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Discussion Starter · #1 ·
I checked my hives a week ago. One hive had a situation where I must not have perfectly aligned the bottom two deeps. They weren't off that far, but the bees were coming out of the gap on the face of the hive. It almost looked like they chewed the edge of the box to open it up more. Will they chew wood hive bodies?
 

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Yes they can gnaw away at wood where there are gaps. Where there seems to have been major progress on a hole it is sometimes the work of a mouse.
 

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I checked my hives a week ago. One hive had a situation where I must not have perfectly aligned the bottom two deeps. They weren't off that far, but the bees were coming out of the gap on the face of the hive. It almost looked like they chewed the edge of the box to open it up more. Will they chew wood hive bodies?
Last summer they chewed through a particle board (very compatible to wood in hardness).
There was a crack large enough where they decided to widen it and made an extra entrance out of a nuc hive.
They shaved away the entire thickness of standard particle board (whatever that is ~ 1/4")
 

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Yes, I see it from time to time, where they have enlarged a modest crack enough for them squeeze through. Though it's odd that they would do so during the winter in IA. Usually I see it when there is huge flow on and I have misaligned the supers enough that they think another entrance might be useful at that point.

I also see it around entrances that are too small, for instance at the point where a downward-facing notch on the inner cover meets the edge of the box below, they will round off the box edges to make coming and going through the notch easier. Whether they set out to gnaw it down or it's simply wear from thousands and thousands of feet, is unclear.

Any actual mouse-made hole would likely be bigger. I can't recall seeing anything bigger than a bee-sized enlargement.

Nancy
 

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A.I. Root did experiments to prove that even starving bees could not chew through the skin of grapes. Yet I have seen places that it appears the bees have enlarged a hole in a hive. Maybe it was mice? I don't know, but mice chew marks look different.
 

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No doubt about it. Mine chew around the notch on the inner cover and in the gap between my robber screens and the vertical edge of the bottom board. J
 

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Chew wood ? They'll chew anything that they can get their mandibles around, if it offends them ...

These pics are from an experiment I conducted some years ago, which was intended to determine whether bees 'approve' of the KTBH's angled sides, or whether it was simply a case of them having zero choice in the matter. What I did was fit a straight-sided hive with angled pieces of wood added adjacent to the combs being tested (to simulate a KTBH at that location). To hopefully prevent the bees from attaching their combs to that angled wood, I attached some strips of medium hard plastic (cut from milk jugs - which were much thicker then, than they are today) which I'd hoped would act as a non-stick surface.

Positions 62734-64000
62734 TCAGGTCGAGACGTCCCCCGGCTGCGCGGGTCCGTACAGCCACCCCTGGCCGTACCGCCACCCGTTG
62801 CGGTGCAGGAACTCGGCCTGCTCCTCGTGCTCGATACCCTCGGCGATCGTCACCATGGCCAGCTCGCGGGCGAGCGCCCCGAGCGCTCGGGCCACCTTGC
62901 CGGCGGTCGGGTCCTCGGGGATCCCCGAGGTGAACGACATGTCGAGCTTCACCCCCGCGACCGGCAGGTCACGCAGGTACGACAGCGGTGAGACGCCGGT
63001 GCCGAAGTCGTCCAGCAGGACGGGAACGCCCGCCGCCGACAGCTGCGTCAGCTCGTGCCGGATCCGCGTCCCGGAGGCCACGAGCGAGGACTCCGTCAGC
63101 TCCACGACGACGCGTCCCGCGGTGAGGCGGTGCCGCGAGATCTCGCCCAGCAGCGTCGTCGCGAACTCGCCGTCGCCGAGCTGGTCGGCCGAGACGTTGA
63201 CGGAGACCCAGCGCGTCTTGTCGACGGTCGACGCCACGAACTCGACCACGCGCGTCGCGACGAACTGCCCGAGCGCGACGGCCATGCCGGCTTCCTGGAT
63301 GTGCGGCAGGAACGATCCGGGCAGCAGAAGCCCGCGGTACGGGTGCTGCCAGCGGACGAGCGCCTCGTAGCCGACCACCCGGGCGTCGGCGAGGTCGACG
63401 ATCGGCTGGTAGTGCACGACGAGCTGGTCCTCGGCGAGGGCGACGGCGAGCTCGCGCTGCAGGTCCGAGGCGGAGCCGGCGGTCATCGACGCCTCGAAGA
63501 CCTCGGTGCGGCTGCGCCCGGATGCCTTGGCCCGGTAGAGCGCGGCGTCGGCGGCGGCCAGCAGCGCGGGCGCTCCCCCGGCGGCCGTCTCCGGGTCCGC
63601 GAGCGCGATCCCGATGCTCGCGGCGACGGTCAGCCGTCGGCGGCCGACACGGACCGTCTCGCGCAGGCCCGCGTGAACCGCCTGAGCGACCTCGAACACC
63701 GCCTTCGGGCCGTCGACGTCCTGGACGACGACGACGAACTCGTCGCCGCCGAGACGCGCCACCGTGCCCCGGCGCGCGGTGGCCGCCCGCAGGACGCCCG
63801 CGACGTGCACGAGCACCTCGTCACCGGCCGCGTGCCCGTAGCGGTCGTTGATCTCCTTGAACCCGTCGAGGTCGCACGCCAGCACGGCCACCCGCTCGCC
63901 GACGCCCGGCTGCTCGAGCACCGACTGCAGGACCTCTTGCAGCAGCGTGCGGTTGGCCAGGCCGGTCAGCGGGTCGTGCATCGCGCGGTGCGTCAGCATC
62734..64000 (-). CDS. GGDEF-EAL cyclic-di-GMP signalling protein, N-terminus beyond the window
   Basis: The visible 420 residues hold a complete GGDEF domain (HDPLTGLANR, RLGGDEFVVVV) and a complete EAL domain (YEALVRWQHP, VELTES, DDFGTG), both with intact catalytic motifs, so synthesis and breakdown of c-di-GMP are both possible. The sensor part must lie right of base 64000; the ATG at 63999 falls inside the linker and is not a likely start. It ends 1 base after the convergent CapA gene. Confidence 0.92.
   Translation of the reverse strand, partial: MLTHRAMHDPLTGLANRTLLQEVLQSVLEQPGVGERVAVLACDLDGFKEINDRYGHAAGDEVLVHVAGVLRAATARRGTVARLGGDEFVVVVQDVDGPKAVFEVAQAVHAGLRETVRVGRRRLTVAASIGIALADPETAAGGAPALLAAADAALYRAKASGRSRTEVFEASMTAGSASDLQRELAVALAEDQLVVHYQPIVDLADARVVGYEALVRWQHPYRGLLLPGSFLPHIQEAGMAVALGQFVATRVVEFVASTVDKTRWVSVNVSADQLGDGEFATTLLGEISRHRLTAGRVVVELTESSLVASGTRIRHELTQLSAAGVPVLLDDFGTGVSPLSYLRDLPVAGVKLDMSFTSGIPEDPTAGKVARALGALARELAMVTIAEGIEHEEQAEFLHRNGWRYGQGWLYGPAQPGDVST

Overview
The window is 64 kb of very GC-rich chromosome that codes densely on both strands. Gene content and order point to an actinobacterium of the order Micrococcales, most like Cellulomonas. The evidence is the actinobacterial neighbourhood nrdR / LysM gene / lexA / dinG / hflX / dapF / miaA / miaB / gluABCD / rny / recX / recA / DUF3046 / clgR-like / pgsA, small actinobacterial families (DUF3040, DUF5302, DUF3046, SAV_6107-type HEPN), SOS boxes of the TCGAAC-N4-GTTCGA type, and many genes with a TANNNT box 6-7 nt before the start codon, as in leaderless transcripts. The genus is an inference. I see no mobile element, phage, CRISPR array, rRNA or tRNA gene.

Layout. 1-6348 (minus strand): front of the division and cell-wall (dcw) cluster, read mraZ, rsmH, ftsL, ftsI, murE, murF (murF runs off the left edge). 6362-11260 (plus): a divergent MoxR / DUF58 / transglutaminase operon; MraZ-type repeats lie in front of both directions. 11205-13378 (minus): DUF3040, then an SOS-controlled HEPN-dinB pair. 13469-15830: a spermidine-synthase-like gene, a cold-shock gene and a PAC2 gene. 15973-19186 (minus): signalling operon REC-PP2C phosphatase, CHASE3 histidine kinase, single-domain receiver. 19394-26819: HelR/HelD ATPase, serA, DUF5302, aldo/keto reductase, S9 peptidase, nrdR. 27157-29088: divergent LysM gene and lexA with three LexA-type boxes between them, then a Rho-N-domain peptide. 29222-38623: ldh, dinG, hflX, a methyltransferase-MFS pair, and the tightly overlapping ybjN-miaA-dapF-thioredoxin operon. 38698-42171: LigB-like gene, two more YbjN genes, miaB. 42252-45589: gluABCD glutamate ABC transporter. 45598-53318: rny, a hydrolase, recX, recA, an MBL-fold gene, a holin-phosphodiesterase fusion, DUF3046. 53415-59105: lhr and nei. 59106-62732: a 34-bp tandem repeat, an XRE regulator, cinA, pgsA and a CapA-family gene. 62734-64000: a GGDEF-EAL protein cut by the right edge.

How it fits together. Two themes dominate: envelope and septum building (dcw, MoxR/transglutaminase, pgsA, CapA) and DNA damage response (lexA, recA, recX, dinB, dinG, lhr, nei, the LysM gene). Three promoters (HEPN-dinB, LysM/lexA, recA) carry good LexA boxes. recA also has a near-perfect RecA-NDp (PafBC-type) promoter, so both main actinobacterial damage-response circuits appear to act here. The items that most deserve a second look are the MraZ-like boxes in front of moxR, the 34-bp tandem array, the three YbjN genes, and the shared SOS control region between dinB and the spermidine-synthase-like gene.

What I discovered was that the bees hated the presence of those angled pieces, in that they tried to destroy them - interestingly, at exactly the same place in these two examples (which I don't think is a coincidence):





As you can see, they chewed both the wood AND the edge of the plastic ...
LJ
 

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I checked my hives a week ago. One hive had a situation where I must not have perfectly aligned the bottom two deeps. They weren't off that far, but the bees were coming out of the gap on the face of the hive. It almost looked like they chewed the edge of the box to open it up more. Will they chew wood hive bodies?
Yes, my ferals in Los Angeles often re-model their opening area around the entrance, rounding off the sharp angle of the box edge. Sometimes they keep going to the point they have made a arch of the entrance. They will also make secondary entrances between boxes at times, usually where there is a small void already
 

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I've had some serious chewing of the wood along the bottom edge of the first body above a hive entrance. Enough so that it leaves a 1/16" - 1/8" gap when body position is reversed with another body.
 

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I have quite a few colonies that chew wood. They will round off entrance reducers and chew the top of the box at the top vent openings. I also have a few that decided they wanted a back entrance between the upper and lower boxes. I will fix that when I split them this spring.
 

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Discussion Starter · #16 ·
Sounds like my bees. I'll adjust the boxes in spring to close that gap. Just hadn't seen that before.
 

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Its a sign of a hive that is strong AND does not like your arrangement. I have a three in the backyard alone that have chewed the entrance reducer in the corners to a nice soft radius. Over at the other end they push the entrance reducer out and modify the opening to ensure they have a nice exit. Its not a mouse, I put a game camera on it last year to prove that to myself. As well, the fact that they can push the wood entrance reducer out is absolutely astonishing.
 
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